Finally, we have our climactic scene, as Phyllis prepares Mary for her ex- Bob to arrive and tells her, in a lovely subversive moment about the joys of marriage and it’s wonders, as long as you’re ‘realistic’, ‘sacrifice’, ‘accomidate’ and finally in a lovely played moment by Leachman, who by this time is harshly squeezing Mary’s hand ‘sublimate’.

Once Phyllis makes her exit Mary prepares with one of the lovelier and dynamic throwaway sequences of the episode, unbuttoning her shirt to show a little cleavage, before rebuttoning it and declaring herself a coward. The door rings and she finds, not Bob but Lou, completely drunk. Mary puts together that he’s there to proposition her and that that’s why she got her job and is informed that she does indeed have ‘a nice caboose’ but that in fact he’s there because he misses his wife, who has the finest caboose of all.

He asks Mary to use her typewritter and she attempts to get him to leave but fails and he begins writing. The running gag of the scene is that he drunkenly finds the words to say in whatever Mary happens to say. He remains there as Bob rings the doorbell and enters, with rose in tow.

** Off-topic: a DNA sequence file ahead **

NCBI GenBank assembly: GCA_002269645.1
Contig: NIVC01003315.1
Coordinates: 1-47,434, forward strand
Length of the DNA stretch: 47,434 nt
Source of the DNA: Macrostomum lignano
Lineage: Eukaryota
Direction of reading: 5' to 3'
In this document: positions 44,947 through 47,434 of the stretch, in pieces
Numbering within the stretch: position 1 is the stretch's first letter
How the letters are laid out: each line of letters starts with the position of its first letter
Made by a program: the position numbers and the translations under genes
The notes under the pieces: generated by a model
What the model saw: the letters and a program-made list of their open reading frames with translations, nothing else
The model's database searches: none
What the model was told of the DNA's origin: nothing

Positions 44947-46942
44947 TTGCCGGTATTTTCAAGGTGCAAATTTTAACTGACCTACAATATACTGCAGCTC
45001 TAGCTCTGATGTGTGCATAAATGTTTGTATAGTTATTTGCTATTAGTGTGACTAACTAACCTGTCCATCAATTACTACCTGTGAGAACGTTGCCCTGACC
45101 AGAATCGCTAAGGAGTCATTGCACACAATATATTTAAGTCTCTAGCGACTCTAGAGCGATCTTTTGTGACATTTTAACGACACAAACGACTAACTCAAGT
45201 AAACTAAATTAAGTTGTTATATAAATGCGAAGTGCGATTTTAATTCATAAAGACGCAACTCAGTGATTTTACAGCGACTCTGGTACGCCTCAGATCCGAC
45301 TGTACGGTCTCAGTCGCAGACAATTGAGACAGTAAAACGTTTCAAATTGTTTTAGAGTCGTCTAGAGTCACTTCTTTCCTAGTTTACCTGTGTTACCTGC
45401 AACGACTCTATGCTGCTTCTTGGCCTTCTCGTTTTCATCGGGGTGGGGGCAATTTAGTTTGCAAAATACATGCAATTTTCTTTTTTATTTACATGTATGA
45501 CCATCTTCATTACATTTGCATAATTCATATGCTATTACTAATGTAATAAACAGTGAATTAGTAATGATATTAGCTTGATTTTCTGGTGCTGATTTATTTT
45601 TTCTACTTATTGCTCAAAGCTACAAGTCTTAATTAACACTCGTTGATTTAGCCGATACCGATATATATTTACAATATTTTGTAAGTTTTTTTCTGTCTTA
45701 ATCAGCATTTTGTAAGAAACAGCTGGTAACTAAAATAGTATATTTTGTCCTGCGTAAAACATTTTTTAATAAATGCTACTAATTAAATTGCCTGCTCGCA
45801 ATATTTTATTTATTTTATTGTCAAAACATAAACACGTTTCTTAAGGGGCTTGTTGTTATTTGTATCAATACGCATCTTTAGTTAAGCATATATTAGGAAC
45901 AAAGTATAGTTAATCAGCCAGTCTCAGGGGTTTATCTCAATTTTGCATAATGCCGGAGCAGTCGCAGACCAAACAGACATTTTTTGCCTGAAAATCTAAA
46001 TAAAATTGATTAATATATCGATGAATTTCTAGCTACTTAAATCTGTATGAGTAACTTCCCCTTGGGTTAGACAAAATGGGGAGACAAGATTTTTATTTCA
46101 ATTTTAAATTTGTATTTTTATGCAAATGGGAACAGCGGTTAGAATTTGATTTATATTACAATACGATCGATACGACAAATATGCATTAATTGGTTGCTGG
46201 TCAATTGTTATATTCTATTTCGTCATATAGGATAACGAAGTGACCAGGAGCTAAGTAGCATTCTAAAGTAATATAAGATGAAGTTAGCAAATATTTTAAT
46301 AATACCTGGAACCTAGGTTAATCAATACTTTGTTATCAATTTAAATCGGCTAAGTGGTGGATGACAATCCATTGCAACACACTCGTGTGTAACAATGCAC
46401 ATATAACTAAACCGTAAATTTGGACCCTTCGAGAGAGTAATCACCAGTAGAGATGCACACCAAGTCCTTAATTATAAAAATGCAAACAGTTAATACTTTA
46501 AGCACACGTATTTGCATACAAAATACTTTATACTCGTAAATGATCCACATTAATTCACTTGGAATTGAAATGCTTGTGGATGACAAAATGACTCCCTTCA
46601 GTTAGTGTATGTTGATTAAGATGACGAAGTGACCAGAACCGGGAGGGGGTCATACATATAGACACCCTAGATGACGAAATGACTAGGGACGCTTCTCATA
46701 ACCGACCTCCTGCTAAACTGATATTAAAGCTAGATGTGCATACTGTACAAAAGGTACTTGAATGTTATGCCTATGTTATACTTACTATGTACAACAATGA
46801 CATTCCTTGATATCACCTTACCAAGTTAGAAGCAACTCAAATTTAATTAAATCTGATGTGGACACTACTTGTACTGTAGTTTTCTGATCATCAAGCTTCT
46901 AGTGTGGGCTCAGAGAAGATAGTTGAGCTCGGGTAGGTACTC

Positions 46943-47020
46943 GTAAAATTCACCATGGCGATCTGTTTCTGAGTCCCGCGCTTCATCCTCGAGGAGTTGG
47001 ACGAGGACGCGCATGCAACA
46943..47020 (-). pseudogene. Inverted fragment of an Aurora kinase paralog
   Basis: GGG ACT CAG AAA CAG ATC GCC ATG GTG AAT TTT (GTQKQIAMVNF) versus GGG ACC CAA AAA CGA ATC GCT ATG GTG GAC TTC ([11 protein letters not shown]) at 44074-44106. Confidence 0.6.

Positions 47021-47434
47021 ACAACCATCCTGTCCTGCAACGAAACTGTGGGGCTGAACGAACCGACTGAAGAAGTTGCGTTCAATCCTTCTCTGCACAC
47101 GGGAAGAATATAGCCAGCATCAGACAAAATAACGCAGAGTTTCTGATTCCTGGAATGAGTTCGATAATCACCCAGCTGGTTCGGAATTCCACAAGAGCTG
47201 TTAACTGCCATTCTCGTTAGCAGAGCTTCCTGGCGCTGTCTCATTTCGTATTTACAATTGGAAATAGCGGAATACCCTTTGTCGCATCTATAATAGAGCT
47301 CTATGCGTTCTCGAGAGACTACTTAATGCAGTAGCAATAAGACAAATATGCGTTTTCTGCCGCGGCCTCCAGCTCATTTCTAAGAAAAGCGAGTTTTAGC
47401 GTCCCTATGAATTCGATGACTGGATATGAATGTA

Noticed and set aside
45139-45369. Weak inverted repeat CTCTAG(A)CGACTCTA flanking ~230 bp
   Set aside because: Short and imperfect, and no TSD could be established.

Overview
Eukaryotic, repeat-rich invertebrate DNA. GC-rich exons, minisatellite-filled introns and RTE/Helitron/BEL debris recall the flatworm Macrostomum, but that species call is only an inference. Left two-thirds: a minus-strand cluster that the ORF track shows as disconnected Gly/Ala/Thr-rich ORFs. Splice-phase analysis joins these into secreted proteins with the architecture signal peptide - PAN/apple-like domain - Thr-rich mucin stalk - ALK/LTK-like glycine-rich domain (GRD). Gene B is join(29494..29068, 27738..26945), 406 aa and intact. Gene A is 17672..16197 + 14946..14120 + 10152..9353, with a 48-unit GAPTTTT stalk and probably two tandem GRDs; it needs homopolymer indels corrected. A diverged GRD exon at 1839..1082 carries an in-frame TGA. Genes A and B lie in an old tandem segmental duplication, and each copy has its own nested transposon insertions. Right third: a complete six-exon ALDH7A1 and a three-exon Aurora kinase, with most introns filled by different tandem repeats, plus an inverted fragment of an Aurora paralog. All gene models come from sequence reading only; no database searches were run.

The roses, however, turn out to be stolen (or, at least traded) from a patient of his and the empty gesture only gets him so far. She mentions the Grant’s marriage in reference to being asked about Lou’s presence (she gets him out of there hair soon enough by saying ‘All My Love, Lou’ which he dutifully repeats and types and then leaves ‘to go tie one on’) and he gets very defensive about the subject. Once it’s clear he has no intention of proposing, as she’s supposed he might, he offers her a conciliatory offer of his love which she’s right to catch as being rather insincere. Then  in a sequence that could be trite but shows the lovely chops of Brooks (who’d go on to be quite the big name in sentimental comedy, from ‘Terms of Endearment’ to ‘As Good as It Gets’ but also is given credit for several of the best dramatic moments of ‘The Simpsons’ which he also helped create – a personal favorite being the climax of ‘Lisa’s Substitute’ where the titular character exits and leaves behind for Lisa a note, asserting simply ‘You are Lisa Simpson’) he chalks it up to her being better at saying things and she tells him she’s simply terrible at saying goodbye and when he realizes he’s been dismissed he tells her to take care of herself and she responds that she just did.